Florida shooting: Nikolas Cruz confesses to police
accused of killing 17 people at
a Florida high school on
Wednesday has confessed to the
shooting, police say.
Nikolas Cruz, 19, said he arrived on campus and began
shooting students before abandoning his weapon and escaping, according
to a court document.
He has appeared in court charged with 17 counts of
The FBI has admitted receiving a tip-off about the
suspect last year.
The attack, at Marjory Stoneman Douglas High School in
Parkland, Florida, is the deadliest US school shooting since 2012.
"Cruz stated that he was the gunman who entered the
school campus armed with a AR-15 and began shooting students that he saw
in the hallways and on the school grounds," according to the court
He said he was carrying extra ammunition in a black
duffel bag and backpack, it said.
Mr Cruz then discarded his weapon in an attempt to
blend in and escape, the documents showed.
He was reportedly able to flee the scene undetected
before entering a Walmart and then a McDonalds, and was eventually
spotted by police and arrested one hour after the attack.
What do we know about the suspect?
Mr Cruz had been expelled from the school he has
confessed to attacking and some students said they had joked "he's the
one to shoot up the school".
One former schoolmate, Chad Reuters, told Reuters Mr
Cruz was an "outcast" who was "crazy about guns".
His interest in weapons was apparent on his social
media profiles, which Broward County Sheriff Scott Israel said were
"very, very disturbing".
Two separate Instagram accounts, now deleted, purport
to show Mr Cruz posing with guns and knives.
What were the warnings?
After seeing a comment on a YouTube post last year by
Mr Cruz, user Ben Bennight contacted the FBI and spoke to
representatives for about 20 minutes.
Mr Bennight said the FBI contacted him again following
the school shooting in Parkland.
The FBI confirmed on Thursday that they were made
aware of the comment, adding that they had conducted "checks" but were
unable to identify the person behind it.
Meanwhile, maths teacher Jim Gard told the Miami
Herald that school authorities had emailed teachers about Mr Cruz's
"There were problems with him last year threatening
students, and I guess he was asked to leave campus," he said.
Who were the victims?
Details of the 17 victims are emerging.
The school's assistant football coach Aaron Feis was
taken to hospital after jumping in front of students to shield them from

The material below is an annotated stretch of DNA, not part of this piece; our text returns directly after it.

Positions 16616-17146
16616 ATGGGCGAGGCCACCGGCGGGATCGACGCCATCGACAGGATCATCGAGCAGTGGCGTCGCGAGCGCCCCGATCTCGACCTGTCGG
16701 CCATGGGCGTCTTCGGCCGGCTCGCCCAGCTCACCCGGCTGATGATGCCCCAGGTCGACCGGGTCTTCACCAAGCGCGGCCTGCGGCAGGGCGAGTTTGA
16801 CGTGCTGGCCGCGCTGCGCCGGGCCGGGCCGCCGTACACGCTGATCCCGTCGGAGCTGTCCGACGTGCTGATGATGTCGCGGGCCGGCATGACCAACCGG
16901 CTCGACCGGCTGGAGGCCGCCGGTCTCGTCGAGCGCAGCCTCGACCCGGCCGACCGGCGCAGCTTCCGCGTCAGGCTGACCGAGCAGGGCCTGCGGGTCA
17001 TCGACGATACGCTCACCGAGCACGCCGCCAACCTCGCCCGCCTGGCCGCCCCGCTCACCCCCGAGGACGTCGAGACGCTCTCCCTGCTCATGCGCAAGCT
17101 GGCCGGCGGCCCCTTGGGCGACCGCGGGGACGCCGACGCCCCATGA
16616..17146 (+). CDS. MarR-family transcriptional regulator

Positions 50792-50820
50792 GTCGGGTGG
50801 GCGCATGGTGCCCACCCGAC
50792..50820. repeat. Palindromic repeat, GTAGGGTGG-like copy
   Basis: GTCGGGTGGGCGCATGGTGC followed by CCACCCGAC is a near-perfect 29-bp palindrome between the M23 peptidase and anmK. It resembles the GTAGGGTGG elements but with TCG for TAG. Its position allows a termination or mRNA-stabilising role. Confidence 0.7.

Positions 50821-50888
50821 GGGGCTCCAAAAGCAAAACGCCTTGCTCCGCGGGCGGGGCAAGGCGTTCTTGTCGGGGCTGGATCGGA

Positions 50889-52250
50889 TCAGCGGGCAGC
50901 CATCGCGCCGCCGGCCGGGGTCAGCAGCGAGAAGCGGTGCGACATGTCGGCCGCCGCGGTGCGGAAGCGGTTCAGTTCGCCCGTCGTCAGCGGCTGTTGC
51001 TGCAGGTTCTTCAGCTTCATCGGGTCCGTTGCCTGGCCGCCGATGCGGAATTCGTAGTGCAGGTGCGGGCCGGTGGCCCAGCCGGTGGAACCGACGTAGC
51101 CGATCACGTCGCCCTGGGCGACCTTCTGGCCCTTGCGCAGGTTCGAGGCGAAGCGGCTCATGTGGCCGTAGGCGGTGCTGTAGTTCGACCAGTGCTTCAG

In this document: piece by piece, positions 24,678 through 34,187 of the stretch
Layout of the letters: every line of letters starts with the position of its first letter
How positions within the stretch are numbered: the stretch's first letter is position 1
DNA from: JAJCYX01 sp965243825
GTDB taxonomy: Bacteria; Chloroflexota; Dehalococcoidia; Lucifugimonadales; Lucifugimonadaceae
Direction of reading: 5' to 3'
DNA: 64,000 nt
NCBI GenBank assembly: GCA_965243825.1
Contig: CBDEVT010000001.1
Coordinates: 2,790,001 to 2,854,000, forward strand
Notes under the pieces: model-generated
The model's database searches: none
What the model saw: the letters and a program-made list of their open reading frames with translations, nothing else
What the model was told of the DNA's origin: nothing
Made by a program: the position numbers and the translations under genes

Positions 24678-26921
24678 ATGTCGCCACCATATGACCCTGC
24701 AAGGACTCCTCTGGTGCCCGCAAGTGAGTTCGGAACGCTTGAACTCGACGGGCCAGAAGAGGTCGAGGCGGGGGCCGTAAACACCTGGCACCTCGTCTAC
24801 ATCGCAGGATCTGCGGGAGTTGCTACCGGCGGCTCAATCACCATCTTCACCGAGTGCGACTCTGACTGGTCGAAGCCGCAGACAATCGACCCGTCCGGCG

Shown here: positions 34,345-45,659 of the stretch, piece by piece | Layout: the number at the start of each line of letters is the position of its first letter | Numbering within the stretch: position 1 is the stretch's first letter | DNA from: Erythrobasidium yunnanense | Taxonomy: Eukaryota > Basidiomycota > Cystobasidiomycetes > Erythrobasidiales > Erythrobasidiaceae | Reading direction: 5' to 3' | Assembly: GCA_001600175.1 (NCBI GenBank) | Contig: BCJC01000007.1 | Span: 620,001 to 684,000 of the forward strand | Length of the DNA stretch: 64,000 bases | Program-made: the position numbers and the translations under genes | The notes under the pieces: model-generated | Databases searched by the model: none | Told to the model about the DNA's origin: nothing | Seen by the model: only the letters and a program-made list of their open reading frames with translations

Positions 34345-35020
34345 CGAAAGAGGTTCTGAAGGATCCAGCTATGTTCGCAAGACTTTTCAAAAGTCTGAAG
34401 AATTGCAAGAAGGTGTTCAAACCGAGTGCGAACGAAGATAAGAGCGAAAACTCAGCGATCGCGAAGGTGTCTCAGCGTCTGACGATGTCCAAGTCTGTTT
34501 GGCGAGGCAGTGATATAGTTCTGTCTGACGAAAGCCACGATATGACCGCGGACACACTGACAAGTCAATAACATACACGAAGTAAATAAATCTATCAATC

bullets. His team tweeted that he had "died a hero".
Chris Hixon, who was the athletic director at the
school, was also confirmed dead by local media. In 2007 Mr Hixon, 49,
served as a US Naval Reservist in Iraq.
Teacher Scott Beigel died while trying to lock the
door, a student told Good Morning America.
Among the student victims so far identified are:
Alaina Petty, 14
Alex Schachter, 14
Martin Duque, 14
Gina Montalto, 14
Jaime Guttenberg, 17
Luke Hoyer, 15
Alyssa Alhadeff, 15
Carmen Schentrup, 16
Joaquin Oliver, 17
Nicholas Dworet, 18
Meadow Pollack, 18
On Thursday, thousands of people attended a candlelit
vigil to honour the victims. There were chants of "no more guns" as
speakers demanded tougher gun laws.
What the survivors saw
What's the reaction been?
In the wake of the shooting, politicians across the
ideological spectrum were quick to offer their condolences. But the
conversation soon turned to gun control.
Democrats, many of whom expressed frustration at the
levels of gun violence in the US, proposed increased regulation of
Florida's Democratic Senator Bill Nelson asked what it
would take "for enough to be enough".
In an emotional interview on CNN, the mother of one of
the victims called on President Trump to respond with policy.
"Do something. Action, we need it now. These kids need
safety now," she said.
Thousands of people attended a candlelit vigil to honour the victims
But many Republicans refused to be drawn into the
In his address to the nation on Thursday, Donald Trump
didn't mention the word "gun" or "firearm" once.
Florida Senator Marco Rubio said that it was too soon
to debate whether tighter gun laws could have stopped it.
Texas Senator Ted Cruz accused Democrats of
politicising the shooting.
"They immediately start calling that we've got to take
away the Second Amendment rights of law-abiding citizens. That's not the
right answer," he told Fox News.
Courtesy : BBC News
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